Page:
Disclaimer: All things Dreamworks...whatever...I would
guess everyone knows that by now. Well,
here it is, the second part of Redemption. Actually this is more of a prelude featuring some of the other
characters, and will make more sense if you read Redemption: Part 1.
It also fits into the context of the progressing storyline. I'm very
busy, however, and while I'd love to write and read about Roman Britain,
Sarmatians, Celtic tribes, and ancient medicine all day, alas, school and work
both require my attention.
As for the little tidbit of
history behind this, ummmmmm....there really isn't any. Sometimes I'm just very malicious with my
characters. I know Lucilla and Quintus
are the odd couple, but in reality, Lucilla was remarried after Verus' death in
169CE (actually, if reality comes into
this story at all, Lucilla was condemned to death after the first failed plot
on her brother's life, but that didn't quite mesh with what I'm writing here). For where this story is going, it just
seemed to speak to me, so forgive me all of the fans of Max/Lucilla. It's amazing what can be excused in terms of
creative license, and I intend to take free advantage of it.
Redemption: Part 2--The Master of Horse
Prologue: Beyond the West Lies Death
At first, they were
there all the time. The way they
watched her was similar to how she once had seen a cat look as it stalked a
rodent close to its own size through the guttered sewers of Rome's back-washed
alleys: somewhat wary, ever conscious
of the danger to itself, but each creature knowing with inevitable conclusion
the rat would be strangled in the fangs of the feline. That was how they watched her--like she was
the rat entrapped in their jaws, wrenching her this way and that, discarding
her when that last part clinging to life finally escaped.
But there was no
escape. That was why the two guards
watched her, day and night. And the
Nubian girl who helped her bathe and dress in the mornings, took her clothes in
the evening, slept in the same room as her.
Ever watchful, ever aware to any object--a hairpin, a brooch from her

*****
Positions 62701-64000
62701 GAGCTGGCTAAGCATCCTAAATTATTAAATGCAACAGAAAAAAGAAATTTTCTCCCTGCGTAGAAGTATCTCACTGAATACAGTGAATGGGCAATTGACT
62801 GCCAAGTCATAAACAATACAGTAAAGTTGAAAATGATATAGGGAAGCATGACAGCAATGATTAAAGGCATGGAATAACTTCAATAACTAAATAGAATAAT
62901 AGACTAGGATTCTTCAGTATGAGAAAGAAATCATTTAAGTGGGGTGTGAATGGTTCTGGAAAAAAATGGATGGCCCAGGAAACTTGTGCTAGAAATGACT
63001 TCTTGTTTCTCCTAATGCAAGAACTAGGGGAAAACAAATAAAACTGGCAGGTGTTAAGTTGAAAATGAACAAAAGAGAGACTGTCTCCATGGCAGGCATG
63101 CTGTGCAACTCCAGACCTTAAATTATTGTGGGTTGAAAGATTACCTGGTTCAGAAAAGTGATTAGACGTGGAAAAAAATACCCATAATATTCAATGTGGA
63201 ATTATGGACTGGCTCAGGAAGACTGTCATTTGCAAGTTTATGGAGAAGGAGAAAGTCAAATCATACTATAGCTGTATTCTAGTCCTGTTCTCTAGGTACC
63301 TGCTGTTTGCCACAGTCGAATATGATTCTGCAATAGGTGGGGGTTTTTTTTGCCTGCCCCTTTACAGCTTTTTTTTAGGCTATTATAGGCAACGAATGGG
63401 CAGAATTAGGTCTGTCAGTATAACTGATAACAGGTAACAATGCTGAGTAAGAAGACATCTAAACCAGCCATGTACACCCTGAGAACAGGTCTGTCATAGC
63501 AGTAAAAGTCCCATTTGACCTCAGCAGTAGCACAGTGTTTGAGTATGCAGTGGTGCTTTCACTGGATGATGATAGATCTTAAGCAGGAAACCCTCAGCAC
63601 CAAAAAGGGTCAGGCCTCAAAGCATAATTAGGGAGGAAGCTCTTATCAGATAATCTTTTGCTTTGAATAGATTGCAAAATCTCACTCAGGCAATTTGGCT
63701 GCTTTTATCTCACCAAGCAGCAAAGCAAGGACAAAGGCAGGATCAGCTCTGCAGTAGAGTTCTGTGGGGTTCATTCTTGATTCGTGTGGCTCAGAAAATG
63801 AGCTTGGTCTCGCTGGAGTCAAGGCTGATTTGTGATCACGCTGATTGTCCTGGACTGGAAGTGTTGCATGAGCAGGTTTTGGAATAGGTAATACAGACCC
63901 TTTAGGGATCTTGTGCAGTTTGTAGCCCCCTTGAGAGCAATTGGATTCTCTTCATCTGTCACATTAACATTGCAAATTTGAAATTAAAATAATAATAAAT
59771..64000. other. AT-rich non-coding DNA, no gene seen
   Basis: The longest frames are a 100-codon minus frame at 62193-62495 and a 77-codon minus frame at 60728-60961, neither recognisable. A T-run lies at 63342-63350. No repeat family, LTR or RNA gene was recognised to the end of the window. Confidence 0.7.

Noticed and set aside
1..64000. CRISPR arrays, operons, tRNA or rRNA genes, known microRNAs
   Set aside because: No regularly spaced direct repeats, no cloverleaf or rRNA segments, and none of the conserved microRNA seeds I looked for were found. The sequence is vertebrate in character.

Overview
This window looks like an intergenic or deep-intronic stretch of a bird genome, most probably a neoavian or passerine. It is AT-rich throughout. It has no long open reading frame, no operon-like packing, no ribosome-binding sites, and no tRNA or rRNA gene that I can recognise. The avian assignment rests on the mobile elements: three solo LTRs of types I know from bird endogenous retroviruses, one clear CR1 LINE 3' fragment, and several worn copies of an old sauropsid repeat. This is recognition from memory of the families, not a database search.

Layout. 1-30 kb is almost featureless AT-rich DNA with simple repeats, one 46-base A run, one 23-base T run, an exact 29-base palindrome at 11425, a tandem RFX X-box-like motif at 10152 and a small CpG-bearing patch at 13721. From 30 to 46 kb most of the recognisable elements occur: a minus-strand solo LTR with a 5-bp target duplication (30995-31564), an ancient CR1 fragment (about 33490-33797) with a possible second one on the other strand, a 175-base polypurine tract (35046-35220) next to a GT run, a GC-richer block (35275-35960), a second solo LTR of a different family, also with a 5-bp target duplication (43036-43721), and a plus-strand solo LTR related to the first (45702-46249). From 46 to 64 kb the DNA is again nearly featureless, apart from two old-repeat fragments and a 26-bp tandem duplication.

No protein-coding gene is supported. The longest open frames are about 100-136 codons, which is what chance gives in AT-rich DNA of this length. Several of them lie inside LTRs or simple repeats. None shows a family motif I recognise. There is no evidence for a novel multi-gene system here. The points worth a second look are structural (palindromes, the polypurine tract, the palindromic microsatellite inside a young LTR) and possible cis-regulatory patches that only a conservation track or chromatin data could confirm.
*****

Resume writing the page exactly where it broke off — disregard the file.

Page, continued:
stola, the fine tipped points of her comb.
Anything that could potentially be used in hastening her escape to the
afterlife. The guards and the Nubian
girl watched her like the cat its prey.
Not out of great concern for her well being, but to ensure her prison
stayed just that--a prison. Down to the
very confines of her body, that nowadays, housed a mind hanging by a thread to
sanity; a prison for her soul, that intangible part of herself wishing to flee
to the peace of the great beyond.
Her son was dead. Now she wished to be so as well.
But they wouldn't let
her--not the guards, their stoic faces unmoved by the depth of her grief,
silent tracks of tears the only evidence of her unending sorrow. Not the Nubian girl, who combed out her hair
every night in silence. They simply
watched. Always watched.
Even now the guards
were watching, sitting as she was on a plush divan, in the open air of the
Capri morning, the blush quartz of the marble floor brightened by the summer
sun as a cool breeze, fragrant with roses, whispered upon the dew filled air,
blowing gently across the porch. She looked
passively at each of the them, the guards, standing on either side of the
entrance to the porch, before turning to stare out across the rocky, bleached
cliffs and blue gem of the Mediterranean, affording the panoramic view from the
She couldn't blame
them, she supposed. They would have to
answer to Virius if anything happened to her.
Or rather, if she managed to elude their careful vigilance for a
precious second and fling herself from the cliffs onto the rocky shore
The man was vile, pure
and plain, the feeling filling her gut with the leaden weight of fear. He was cruel beyond reason without her
brother's excuse for derangement. Virius possessed that cold, calculating
intention that she had always loathed in Senator Falco. The sort of man one looked at and was
immediately seduced by the beauty of his physical features--well built with
olive tones only the purest Latins boasted of, dark brown hair and a nose
rivaling the aquiline profiles of the original Caesars. It took one look into his black, black eyes
for the glacial indifference to be detected; that motivated caution in all who
dared hold his gaze. The kind of gaze
which never flickered even as he swiped the killing blow with one cleave of his
sword, ending forever the hopes and dreams of a young boy.
Virius looked on the
world with frigid contempt. The type of
man assured of his rank, believing that all living things fell into a proper
order, and the greatest wrong any person could do was to deviate from their
place assigned by birth, reckoned throughout life by the lot the Fates. Slave to freeman, soldier to civilian, woman
to man. All things had their
appropriate order, and to question it was to call upon the heavy hand of